On Wednesday, June 17, 2020, Georgia Urology’s Dr. Ronald Anglade joined many other experts in a virtual discussion on Male Infertility in Communities of Color.
Male Infertility in Communities of Color
- Approximately 1 in 8 couples will experience interfertility
- In almost 50% of those cases, the man is the factor in the couple’s infertility
- In the United States, 10% of all men attempting to conceive suffer from infertility
- Research also suggests that 50% of male infertility cases go unexplained
Though society paints the picture that people of color are very fertile, minorities experience higher rates of infertility. Yet, the topic of infertility often goes unspoken, especially in cases where the man is the factor. There are also few conversations about how female infertility affects the male partner.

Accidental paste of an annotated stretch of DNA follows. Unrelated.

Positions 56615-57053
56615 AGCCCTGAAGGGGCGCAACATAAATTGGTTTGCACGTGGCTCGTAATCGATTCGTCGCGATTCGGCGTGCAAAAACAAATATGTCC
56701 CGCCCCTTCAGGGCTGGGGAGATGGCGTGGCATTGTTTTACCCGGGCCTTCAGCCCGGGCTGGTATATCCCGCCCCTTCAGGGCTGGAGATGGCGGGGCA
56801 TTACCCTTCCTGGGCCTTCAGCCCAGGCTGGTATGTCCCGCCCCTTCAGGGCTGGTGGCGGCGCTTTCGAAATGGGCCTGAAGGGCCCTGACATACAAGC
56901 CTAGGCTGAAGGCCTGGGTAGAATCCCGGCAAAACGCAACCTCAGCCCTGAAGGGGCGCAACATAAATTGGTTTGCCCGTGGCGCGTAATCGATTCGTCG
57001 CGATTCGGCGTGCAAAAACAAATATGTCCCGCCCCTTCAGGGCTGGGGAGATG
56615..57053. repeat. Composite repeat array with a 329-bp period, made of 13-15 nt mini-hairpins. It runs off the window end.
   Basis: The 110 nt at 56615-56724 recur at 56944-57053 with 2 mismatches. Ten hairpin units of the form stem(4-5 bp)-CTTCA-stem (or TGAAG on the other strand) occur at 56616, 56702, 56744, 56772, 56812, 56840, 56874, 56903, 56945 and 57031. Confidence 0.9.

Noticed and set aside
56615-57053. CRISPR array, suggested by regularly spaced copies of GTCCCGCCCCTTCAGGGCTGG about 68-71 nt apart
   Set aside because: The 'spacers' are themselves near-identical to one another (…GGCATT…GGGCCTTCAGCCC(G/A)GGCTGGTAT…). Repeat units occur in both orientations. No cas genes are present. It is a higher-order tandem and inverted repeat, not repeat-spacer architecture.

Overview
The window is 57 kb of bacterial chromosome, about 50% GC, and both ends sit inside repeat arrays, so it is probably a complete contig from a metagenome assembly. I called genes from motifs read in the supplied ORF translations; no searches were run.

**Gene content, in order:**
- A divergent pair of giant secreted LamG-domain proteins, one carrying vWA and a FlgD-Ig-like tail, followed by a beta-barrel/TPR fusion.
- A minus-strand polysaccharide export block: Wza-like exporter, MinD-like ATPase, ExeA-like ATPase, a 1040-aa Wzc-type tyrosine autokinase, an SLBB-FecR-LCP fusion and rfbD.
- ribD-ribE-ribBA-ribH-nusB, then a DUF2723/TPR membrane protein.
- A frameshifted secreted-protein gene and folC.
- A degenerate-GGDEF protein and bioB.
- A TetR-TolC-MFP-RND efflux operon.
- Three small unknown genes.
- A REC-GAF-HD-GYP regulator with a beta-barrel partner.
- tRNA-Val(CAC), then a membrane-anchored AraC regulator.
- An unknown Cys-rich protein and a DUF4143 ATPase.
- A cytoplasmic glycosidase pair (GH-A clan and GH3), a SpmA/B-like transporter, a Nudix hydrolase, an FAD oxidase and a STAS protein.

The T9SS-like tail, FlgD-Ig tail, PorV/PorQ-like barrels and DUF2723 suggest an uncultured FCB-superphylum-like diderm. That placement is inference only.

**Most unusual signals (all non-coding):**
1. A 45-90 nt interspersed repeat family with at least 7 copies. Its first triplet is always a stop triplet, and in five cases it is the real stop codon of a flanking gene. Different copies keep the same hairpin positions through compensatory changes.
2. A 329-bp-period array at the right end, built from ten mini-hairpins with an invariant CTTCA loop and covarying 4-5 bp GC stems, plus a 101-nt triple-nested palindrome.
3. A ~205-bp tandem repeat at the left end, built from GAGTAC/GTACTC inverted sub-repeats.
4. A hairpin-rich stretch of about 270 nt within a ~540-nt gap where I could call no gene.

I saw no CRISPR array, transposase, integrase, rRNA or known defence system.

The lack of conversation leaves many couples suffering in silence and many men of color left alone to try and understand infertility and cope with the reality that they may never father a child. This suffering can often lead to increased feelings of anger, frustration, depression, sadness, grief, and suicide.
Thus, it’s time, as communities of color, that we break this silence and start having a real conversation about infertility and how it impacts the mental, physical, and emotional health and well-being of many men.
About Dr. Ronald Anglade
In addition, Dr. Anglade is a member of the American Urological Association, The Society for the Study of Male Reproduction, and the American Society for Reproductive Medicine, and the Society for Male Reproduction and Urology.